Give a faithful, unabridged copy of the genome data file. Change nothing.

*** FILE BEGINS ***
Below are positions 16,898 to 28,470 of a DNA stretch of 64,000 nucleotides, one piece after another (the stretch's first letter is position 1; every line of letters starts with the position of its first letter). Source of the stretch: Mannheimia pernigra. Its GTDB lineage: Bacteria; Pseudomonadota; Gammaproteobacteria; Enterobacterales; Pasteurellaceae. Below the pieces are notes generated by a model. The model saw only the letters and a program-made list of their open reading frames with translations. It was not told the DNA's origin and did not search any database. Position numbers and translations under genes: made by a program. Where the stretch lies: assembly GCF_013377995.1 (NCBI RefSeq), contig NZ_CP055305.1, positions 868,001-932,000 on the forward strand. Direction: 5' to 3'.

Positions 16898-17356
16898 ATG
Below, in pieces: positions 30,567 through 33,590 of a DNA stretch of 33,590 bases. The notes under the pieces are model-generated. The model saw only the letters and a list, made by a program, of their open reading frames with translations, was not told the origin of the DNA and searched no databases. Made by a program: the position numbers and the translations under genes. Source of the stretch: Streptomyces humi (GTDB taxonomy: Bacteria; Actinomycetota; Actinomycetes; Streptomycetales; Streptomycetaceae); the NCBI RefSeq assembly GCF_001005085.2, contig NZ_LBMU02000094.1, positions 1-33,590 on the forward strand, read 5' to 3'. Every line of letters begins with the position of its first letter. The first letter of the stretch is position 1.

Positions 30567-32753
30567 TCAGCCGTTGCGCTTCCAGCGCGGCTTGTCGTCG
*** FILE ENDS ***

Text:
Below are positions 16,898 to 28,470 of a DNA stretch of 64,000 nucleotides, one piece after another (the stretch's first letter is position 1; every line of letters starts with the position of its first letter). Source of the stretch: Mannheimia pernigra. Its GTDB lineage: Bacteria; Pseudomonadota; Gammaproteobacteria; Enterobacterales; Pasteurellaceae. Below the pieces are notes generated by a model. The model saw only the letters and a program-made list of their open reading frames with translations. It was not told the DNA's origin and did not search any database. Position numbers and translations under genes: made by a program. Where the stretch lies: assembly GCF_013377995.1 (NCBI RefSeq), contig NZ_CP055305.1, positions 868,001-932,000 on the forward strand. Direction: 5' to 3'.

Positions 16898-17356
16898 ATG
Below, in pieces: positions 30,567 through 33,590 of a DNA stretch of 33,590 bases. The notes under the pieces are model-generated. The model saw only the letters and a list, made by a program, of their open reading frames with translations, was not told the origin of the DNA and searched no databases. Made by a program: the position numbers and the translations under genes. Source of the stretch: Streptomyces humi (GTDB taxonomy: Bacteria; Actinomycetota; Actinomycetes; Streptomycetales; Streptomycetaceae); the NCBI RefSeq assembly GCF_001005085.2, contig NZ_LBMU02000094.1, positions 1-33,590 on the forward strand, read 5' to 3'. Every line of letters begins with the position of its first letter. The first letter of the stretch is position 1.

Positions 30567-32753
30567 TCAGCCGTTGCGCTTCCAGCGCGGCTTGTCGTCG